Take the 2-minute tour ×
Database Administrators Stack Exchange is a question and answer site for database professionals who wish to improve their database skills and learn from others in the community. It's 100% free, no registration required.

I am making an app that is similar to Chatroulette.

When a user starts the app it finds someone that is not currently talking to anyone and have them talk to each other. At any point a user could skip that person and get a new partner. I want to store the conversation history so every message will be saved.

Is this well suited for a relational database like PostgreSQL or should I be using a NoSQL system like MongoDB?

Right now I have it modeled as follows. Suggestions on the schema would be helpful as well!

`User`: has basic information
`Conversation`: `user1_id`, `user2_id`, `end_date`, `status` (ended or waiting or active)
`Message`: `message`, `conversation_id`, `sent`

So the user has many conversations and a conversation has many messages.

This is just in PostgreSQL. I just want to get some feedback before I model it in case something could be improved.

share|improve this question
    
I down-voted this because the question shows a lack of research into the question of SQL vs NoSQL, and is also asking for broad advice on database structure, without showing research completed. –  Max Vernon Sep 5 '12 at 14:48
add comment

1 Answer

up vote 2 down vote accepted

Pretty much any database you choose will work for this.

You need to think carefully about concurrency issues no matter which DB you're using, as you'll have many concurrent workers inserting new records, sending messages and flagging them as sent, etc. You're highly likely to need a queueing system like PgQ, because queueing is harder than you think and any implementation you come up with will be buggy.

Personally I'd want to think about having the chat system communicate within its self, not via the database, and just log messages to the database once they're sent. That will be immensely more efficient than inserting them then updating them when they're sent. The only real upside I see to keeping the state in the database is that your app its self can be pretty much stateless, making it easier to update and redeploy.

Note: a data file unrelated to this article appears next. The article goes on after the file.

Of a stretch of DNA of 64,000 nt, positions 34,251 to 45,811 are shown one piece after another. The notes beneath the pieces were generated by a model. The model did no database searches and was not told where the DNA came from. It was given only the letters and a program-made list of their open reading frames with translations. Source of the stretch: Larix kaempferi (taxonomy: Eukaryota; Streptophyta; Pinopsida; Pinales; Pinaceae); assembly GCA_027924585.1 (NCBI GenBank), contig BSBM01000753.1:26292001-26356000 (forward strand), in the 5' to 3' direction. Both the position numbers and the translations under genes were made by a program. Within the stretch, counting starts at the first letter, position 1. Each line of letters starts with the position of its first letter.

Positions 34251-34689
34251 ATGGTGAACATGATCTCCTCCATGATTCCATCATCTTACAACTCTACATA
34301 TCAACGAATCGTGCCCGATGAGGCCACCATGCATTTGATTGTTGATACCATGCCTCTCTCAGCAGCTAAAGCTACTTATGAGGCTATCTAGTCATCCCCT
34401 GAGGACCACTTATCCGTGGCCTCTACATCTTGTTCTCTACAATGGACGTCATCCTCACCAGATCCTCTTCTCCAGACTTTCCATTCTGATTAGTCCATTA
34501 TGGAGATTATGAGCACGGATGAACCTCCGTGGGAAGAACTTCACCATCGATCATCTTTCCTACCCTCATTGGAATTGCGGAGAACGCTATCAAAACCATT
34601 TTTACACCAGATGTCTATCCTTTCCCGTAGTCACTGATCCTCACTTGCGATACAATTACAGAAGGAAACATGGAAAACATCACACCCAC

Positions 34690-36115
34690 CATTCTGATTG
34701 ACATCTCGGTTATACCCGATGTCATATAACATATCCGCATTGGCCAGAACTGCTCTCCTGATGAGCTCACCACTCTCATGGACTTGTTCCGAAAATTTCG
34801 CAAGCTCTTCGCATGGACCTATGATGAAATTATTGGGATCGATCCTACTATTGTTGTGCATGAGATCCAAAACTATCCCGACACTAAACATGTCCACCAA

share|improve this answer
    
+1 this is excellent advice all round –  Jack Douglas Aug 27 '12 at 9:34
    
Thanks. I will look into those! One thing im sort of confused about is the user will make a request to start talking to a random person. Would this be good to do in the database? Then when a new user comes I would just search for all conversations that are waiting for another user to join? –  Jonovono Aug 27 '12 at 16:06
    
@Jonovono Hard to say. Relational databases suck at randomness; queries for a random row across any significant sized structure can be inefficient. OTOH, if it saves you maintaining a potentially big data strucuture in memory it could be a real win. You usually land up doing these sorts of things one way - and being prepared to change how you do it if it turns out to perform poorly, or scales poorly in production. –  Craig Ringer Aug 28 '12 at 0:02
    
Cool, thanks a lot! I guess the best way to pick a random user in this case could just be the one that has been waiting the longest to talk to someone. –  Jonovono Aug 28 '12 at 4:55
    
@Jonovono ... in which case you'd be fine doing that with the DB, though it's a variant of the queueing problem where you'll get some unexpected results in concurrent access because many transactions may try to grab the same "oldest" row. Careful coding and a retry loop or a proper queuing system is required. –  Craig Ringer Aug 28 '12 at 5:30
add comment

Your Answer

 
discard

By posting your answer, you agree to the privacy policy and terms of service.

Not the answer you're looking for? Browse other questions tagged or ask your own question.